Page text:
6. Kitiem3000

    February 28, 2013 at 1:54 am

    We begin school at 9 here, but I could’ve done with an extra half hour back then.

  7. KCulby

    February 28, 2013 at 5:52 am

    There are a number of factual inaccuracies in this article/post. Foremost, SLEEP stands for Start Later for Excellence in Education. The effort is county-wide, not just at one high school. And, there is no mention of the overwhelming evidence that improving student performance in school (and allowing them the opportunity to develop healthy living habits) is the primary reason to consider the later start times.

  8. Terra Ziporyn Snider

    February 28, 2013 at 8:51 am

    The three school districts that have joined forces in the DC Metro area are not just in Fairfax County, VA, but also in Montgomery County, MD and Anne Arundel County, MD. A new petition in nearby Howard County, MD already has over 1,000 signatures. And these groups are all part of a larger, national coalition called This is an issue that local groups, including school districts and boards of health, have tried to address since the 1990s, but it may take collective action on a larger scale to resolve the problem. And remember: these early hours are not only counterproductive and harmful according to vast amounts of research but they are also not the norm. We only moved school clocks back about 30 years ago to save money on bus runs. Now that we know the harm we’re doing to children and communities, we need to return to more traditional, healthier hours.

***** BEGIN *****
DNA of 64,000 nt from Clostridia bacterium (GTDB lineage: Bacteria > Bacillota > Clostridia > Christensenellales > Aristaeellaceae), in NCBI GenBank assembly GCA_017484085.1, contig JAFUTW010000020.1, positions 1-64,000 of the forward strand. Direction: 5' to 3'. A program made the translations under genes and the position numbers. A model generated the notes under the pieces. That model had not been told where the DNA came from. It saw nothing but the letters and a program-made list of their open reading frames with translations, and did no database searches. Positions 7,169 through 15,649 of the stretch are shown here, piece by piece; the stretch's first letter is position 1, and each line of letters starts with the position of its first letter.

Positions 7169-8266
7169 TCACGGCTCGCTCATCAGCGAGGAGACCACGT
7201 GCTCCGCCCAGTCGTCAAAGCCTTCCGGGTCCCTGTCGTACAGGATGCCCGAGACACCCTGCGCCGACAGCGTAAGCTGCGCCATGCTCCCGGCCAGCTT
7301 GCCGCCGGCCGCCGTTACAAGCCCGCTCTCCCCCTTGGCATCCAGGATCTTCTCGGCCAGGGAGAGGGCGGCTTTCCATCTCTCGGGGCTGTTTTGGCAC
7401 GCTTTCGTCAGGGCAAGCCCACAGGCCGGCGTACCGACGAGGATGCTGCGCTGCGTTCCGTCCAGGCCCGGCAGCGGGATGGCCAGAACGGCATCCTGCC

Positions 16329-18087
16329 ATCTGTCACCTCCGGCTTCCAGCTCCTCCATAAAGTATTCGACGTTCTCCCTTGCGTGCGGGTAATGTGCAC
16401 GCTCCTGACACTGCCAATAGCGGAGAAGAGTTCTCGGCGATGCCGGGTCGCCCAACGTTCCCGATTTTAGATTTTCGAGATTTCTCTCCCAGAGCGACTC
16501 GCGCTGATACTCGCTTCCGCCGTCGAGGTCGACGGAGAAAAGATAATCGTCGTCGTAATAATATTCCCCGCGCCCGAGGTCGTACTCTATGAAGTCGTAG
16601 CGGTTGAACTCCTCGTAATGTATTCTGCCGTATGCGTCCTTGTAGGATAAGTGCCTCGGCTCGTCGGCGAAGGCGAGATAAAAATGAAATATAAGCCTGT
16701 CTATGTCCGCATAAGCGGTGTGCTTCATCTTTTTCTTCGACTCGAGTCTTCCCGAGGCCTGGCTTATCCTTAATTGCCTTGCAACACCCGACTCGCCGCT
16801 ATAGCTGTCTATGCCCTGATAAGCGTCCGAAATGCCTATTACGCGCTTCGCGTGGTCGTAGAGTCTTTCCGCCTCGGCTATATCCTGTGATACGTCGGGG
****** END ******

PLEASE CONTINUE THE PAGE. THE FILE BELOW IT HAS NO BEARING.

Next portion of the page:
9. Maribel C. Ibrahim

    February 28, 2013 at 9:11 pm

    Ms. Malone, the issue of later school start times is much more widespread than just Virginia. As Terra’s post below mentions, we are part of a national grassroots movement to establish healthier, safer school start times.

    There are many myths and misconceptions regarding later school start times, such as kids staying up later, expensive transit solutions and basically teaching kids responsibility with these early school starts. Read on here for answers to those myths:

    There are also schools in 25 states that have made the change and have met with success. You read all about them here:

    Start School Later, Inc. is involved in local communities, statewide efforts and national advocacy and education on this issue. We have 11 local chapters covering Wisconsin, Florida, Washington State, Maryland, Michigan, Texas and Ohio and we are all advocating for later school start times because school students should not go to school in the dark and against their biological sleep needs.